the buzzing bee zips flower to flower, spurning perfect blooms
This mantis pulls off the dead leaf look. Its abdomen mimics a leaf - desiccated and rolled up upon itself. A barber-sign slant spiral of veins add the perfect touch. Even once one notices the six thin legs, legs invisible to all but a piercing, hunched-over stare, there remains a period during which it is more acceptable to the mind to think of it as twiggy leaves than as an insect. Amid a litter of dead leaves, I'm sure my eyes would never land on this skinny bug, but even on a rocky outcrop that's perpetually swept bare by way of the breezes that whip and wrap around the mountain, it still seems more leaf than bug. a dead leaf mantis, standing in an unlikely place, yet my mind screams, "Leaf!"
When it had penetrated to maximum depth —
only the hind tip of abdomen protruding —
the blossom fell away,
plummeting leisurely — as light things do,
in a lazy spiral toward the earth.
And as the blossom and its captive bee
passed out of sight below my window,
I could only wonder about the bee’s fate.
It did not zoom up past my window
at the last possible second
with a pronounced doppler shift
in the manner of stalled aircraft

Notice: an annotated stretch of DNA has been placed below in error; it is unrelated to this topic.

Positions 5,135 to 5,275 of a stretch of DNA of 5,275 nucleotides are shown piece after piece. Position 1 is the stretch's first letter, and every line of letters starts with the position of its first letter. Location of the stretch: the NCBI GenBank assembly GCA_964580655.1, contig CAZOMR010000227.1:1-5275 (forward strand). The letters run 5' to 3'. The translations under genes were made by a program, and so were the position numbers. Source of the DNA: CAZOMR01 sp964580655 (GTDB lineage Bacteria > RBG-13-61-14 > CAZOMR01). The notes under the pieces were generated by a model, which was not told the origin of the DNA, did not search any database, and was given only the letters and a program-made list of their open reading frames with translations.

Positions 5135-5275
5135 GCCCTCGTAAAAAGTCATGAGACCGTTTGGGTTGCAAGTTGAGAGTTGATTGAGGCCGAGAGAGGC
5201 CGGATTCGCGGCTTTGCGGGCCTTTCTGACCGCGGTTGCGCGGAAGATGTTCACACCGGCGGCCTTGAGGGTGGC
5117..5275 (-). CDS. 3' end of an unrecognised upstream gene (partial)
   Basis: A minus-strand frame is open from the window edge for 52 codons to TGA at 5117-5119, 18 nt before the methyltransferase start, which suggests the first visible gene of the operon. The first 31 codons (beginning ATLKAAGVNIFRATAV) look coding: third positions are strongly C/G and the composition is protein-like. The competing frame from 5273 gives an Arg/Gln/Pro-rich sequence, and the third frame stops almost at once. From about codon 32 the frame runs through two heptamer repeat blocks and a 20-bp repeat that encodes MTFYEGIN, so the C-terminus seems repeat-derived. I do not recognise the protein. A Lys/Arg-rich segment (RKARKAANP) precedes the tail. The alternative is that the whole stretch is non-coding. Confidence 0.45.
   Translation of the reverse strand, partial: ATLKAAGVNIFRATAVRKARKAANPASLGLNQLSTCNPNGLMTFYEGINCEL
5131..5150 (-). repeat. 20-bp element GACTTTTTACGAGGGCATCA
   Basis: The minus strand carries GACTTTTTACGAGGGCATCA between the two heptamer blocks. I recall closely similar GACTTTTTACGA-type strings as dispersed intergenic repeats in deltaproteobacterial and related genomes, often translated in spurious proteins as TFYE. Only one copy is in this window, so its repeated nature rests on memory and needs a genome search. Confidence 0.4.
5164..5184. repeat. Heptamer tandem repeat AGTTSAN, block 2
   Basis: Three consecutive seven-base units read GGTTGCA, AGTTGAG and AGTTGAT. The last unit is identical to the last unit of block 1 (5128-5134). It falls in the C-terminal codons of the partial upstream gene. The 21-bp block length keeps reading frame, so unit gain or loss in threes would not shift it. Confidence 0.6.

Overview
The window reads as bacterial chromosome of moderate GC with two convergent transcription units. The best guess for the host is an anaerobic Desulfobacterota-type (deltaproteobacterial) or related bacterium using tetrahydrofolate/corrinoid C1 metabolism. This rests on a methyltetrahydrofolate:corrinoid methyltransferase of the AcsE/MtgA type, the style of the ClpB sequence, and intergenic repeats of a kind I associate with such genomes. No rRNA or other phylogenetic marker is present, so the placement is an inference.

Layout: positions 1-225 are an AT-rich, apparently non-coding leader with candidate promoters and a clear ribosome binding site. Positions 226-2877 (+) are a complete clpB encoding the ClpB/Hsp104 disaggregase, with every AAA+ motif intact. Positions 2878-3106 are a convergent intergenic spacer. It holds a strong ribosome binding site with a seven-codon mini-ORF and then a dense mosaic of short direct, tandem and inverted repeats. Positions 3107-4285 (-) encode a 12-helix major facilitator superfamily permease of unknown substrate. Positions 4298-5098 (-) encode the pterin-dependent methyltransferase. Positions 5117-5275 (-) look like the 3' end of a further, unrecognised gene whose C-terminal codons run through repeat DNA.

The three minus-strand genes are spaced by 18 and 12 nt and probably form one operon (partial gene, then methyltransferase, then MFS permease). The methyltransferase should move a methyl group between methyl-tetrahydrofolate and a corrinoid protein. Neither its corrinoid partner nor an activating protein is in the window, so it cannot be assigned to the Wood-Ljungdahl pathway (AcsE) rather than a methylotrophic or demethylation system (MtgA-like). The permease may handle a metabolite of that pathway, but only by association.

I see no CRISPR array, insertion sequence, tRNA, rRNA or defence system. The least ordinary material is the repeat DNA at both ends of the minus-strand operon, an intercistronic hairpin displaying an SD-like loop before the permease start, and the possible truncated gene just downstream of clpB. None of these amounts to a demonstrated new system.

pulling out of a dive in a Hollywood movie,
but that doesn’t mean the bee didn’t escape
If it didn’t escape,
what would that crash be like?
A light-weight creature trapped in the soft folds
of flower petals, with a combined lightness
such that air-resistance cannot be ignored
the way one does in Physics problems involving bowling balls.
What would that crash be like?
Out: May 6, 2021
In love with our own grandeur, most humans don’t give a thought to the magnificence of other species, and this is particularly true of ants. People use ants as their go-to being to fill in the SAT Analogy “Gods are to Humans as Humans are to ______________.” When we want to explain how some more capable entity (be it a god, a trans-galactic alien species, or an advanced artificial intelligence) is more likely to kill us through indifference than through maliciousness, we draw upon the image of an ant about to be crushed under the boot of a person who’s just going about his day, harboring no ill-will towards his six-legged neighbors.
This book will roll back that smug attitude, impressing the reader not only with all the little-known but intriguing behaviors of ants, but also with the range of skills employed by ants that we humans have always thought of as our unique bailiwick – e.g. city building, agriculture, slavery, war, and communication of complex ideas.
The book consists of fourteen chapters and a brief epilogue. The introductory chapter not only prepares the reader to be more impressed by ants, it also explains how crucial ants are collectively to our ecosystems. Chapter two explores the ant caste system in much more detail than the usual queen / worker / drone distinction, and it also explains how sex is determined in a manner quite different than that to which we are used. Chapter three continues an extensive discussion of reproduction that was begun in the previous chapter.